a- The experience revealed by the COVID-19 generally with regard to the gravity of the geographical concentration of supply chains. Despite the uniqueness of this crisis, the geographical distribution of supply chains will remain one of its main lessons.

b- The gravity revealed by the crisis of the concentration of certain supply chains in China, especially those associated with the health sector. The corona epidemic crisis has revealed the state of exposure of this sector in Europe in particular due to its heavy reliance on Chinese supply chains as will be explained below.

c- The mounting political polarization between the US and China associated with the crisis and the ensuing controversy between China and some European countries regarding the extent of China’s responsibility for the wide coverage of the COVID-19 crisis globally due to its intentional concealment of some facts and information regarding the nature of the virus and the rates and ways of its spread, in addition to its impact, as argued by the US administration, on the performance of the World Health Organization (WHO). This polarization is expected to mark the resumption of the US-Chinese trade war. In that case, and taking into consideration all the previous facts, the supply chains are expected to constitute an important arena of this war.

Yet important as all those considerations are, the reduction in the extent of reliance on Chinese supply chains will not be easy. Even if political decisions are taken to ease reliance on those chains, in the final analysis, this will depend on the aforementioned variables and determinants. In addition, the Chinese supply chains have a number of important competitive advantages, whether related to the business climate in general or to China’s dominance of the rare earths market as indicated earlier. Apart from the Chinese case, it would be difficult to overcome monopolistic supply chains based on intellectual property rights.

In other words, despite the importance revealed by the COVID-19 of dismantling the problem of the geographical concentration of supply chains, achieving that target requires quite a long time and will depend on a number of variables.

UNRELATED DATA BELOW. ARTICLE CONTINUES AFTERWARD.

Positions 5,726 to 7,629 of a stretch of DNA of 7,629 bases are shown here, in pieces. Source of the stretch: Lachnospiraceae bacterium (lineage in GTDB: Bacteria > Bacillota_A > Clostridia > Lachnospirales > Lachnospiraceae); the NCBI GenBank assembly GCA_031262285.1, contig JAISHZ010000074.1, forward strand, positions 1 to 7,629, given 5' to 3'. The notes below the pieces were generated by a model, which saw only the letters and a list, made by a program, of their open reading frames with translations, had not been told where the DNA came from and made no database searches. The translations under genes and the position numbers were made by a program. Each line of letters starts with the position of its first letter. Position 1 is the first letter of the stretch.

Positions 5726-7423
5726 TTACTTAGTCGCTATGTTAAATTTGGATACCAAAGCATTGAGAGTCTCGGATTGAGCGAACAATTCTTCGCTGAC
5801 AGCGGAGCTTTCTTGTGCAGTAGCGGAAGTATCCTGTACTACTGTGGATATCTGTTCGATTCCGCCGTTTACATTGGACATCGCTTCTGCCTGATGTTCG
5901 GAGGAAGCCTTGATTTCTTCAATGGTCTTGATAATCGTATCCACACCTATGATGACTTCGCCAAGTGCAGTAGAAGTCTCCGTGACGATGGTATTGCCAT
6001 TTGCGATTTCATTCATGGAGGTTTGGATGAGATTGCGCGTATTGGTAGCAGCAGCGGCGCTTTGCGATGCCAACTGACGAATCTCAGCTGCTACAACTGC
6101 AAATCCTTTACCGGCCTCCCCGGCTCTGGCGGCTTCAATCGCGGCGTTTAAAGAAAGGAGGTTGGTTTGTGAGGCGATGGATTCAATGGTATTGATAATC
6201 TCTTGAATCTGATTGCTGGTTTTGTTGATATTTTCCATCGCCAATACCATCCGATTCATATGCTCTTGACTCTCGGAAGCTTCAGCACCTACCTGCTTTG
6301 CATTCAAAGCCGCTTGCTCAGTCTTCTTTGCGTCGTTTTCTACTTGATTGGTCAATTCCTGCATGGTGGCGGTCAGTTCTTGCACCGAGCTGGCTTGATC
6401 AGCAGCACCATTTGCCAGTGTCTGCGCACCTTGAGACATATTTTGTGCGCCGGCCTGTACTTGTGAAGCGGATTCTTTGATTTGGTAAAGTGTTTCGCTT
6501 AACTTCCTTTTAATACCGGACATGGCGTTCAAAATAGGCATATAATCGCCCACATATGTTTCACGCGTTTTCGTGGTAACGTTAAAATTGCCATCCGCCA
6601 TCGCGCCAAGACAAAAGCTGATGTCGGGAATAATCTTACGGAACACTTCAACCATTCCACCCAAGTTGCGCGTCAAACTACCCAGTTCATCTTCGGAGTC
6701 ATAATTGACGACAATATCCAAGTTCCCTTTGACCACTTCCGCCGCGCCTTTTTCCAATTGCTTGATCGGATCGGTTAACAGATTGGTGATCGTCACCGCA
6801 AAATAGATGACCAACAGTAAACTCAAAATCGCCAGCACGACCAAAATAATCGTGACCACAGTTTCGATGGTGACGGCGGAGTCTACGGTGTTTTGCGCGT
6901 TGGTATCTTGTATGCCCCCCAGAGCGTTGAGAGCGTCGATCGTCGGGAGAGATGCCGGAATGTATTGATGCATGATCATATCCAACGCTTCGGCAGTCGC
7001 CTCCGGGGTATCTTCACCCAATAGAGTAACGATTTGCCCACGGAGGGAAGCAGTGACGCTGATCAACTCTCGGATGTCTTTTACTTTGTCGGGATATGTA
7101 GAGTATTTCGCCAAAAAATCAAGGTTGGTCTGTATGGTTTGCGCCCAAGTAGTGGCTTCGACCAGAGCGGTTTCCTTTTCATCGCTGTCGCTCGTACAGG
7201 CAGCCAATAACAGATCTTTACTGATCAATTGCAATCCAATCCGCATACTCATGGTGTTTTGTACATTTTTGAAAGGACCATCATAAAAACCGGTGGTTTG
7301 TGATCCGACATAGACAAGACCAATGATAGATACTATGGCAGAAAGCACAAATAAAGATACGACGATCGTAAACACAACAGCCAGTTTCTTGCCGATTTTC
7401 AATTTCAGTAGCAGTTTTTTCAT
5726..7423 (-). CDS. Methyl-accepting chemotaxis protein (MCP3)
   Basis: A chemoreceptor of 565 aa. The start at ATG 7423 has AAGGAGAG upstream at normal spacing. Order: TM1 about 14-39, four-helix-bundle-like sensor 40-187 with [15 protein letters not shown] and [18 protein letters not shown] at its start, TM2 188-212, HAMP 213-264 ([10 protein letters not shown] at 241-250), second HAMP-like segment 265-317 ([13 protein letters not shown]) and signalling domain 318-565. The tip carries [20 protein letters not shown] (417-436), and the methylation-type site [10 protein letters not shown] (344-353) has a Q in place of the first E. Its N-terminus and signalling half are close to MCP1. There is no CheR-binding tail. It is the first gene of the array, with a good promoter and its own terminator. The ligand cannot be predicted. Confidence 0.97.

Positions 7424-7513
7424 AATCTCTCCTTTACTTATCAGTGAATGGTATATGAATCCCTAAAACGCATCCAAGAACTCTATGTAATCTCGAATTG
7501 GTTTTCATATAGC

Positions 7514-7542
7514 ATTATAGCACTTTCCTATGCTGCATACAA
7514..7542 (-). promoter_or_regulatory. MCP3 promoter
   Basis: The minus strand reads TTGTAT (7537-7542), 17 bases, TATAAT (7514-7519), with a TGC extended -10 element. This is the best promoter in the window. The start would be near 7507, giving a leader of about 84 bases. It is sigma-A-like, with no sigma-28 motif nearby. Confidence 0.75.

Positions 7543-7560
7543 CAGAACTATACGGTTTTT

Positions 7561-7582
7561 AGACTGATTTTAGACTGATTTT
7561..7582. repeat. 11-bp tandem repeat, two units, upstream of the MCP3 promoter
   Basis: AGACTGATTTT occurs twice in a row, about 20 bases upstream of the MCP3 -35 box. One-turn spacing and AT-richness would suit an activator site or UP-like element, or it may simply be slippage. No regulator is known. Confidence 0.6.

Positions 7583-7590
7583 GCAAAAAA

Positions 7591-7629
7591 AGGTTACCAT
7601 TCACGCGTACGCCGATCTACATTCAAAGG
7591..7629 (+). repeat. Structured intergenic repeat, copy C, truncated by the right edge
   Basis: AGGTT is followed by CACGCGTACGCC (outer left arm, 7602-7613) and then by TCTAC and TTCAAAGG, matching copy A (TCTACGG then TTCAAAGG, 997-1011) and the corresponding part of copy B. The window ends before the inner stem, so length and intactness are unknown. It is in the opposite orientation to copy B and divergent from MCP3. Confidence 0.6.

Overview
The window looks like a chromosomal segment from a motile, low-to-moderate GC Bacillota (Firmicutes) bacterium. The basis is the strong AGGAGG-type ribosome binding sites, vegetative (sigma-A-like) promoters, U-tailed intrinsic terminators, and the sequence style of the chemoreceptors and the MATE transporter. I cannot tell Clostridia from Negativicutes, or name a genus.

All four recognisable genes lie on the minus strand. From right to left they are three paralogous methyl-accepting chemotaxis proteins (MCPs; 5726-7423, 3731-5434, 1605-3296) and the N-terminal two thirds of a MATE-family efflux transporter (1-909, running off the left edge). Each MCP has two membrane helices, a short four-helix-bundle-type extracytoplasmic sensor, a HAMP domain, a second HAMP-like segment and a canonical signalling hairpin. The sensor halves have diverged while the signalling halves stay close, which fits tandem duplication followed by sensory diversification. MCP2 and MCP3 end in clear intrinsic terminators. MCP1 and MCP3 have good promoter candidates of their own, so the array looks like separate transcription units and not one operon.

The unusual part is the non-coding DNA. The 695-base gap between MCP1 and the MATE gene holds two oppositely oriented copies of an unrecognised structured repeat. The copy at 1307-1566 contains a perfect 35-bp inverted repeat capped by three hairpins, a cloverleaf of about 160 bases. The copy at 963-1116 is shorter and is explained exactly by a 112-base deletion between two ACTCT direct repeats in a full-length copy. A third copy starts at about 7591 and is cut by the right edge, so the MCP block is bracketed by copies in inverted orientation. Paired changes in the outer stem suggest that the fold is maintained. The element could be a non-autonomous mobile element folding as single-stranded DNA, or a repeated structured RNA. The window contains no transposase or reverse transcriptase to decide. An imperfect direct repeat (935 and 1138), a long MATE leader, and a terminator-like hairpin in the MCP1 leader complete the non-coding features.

3- Tendency to achieve self-sufficiency in some products

Apart from economic motives and calculations, some governments may resort to taking strategic decisions by refraining from reliance on Chinese, and generally external, supply chains in some sectors that are classified as “strategic”, mainly health and medical products. This trend was expressed by French Minister of the Economy and Finance Bruno Le Maire who explicitly referred on 21 February to the gravity of reliance on China and Asia in providing a lot of goods (90 percent of batteries and 80 percent of active materials needed for the manufacture of pharmaceuticals). He called for carrying out a detailed study of the strategic shortcomings of the various French industrial sectors as a result of heavy reliance on external supply chains in China and Asia and working to repair those problems. However, reaching this target or the required or safe rates of reliance will certainly take time.

4- Building a strategic stock of intermediate goods

The current crisis has revealed the importance of building a larger safe stock of intermediate and end goods sufficient for the continuation of the production process or the presence of the product in the market pending overcoming the crisis or shifting to alternative suppliers and in a way that would allow easing the pressures on producers during the management of future expected crises. This trend will be followed by the construction of those huge stocks and distributing them to different geographical regions.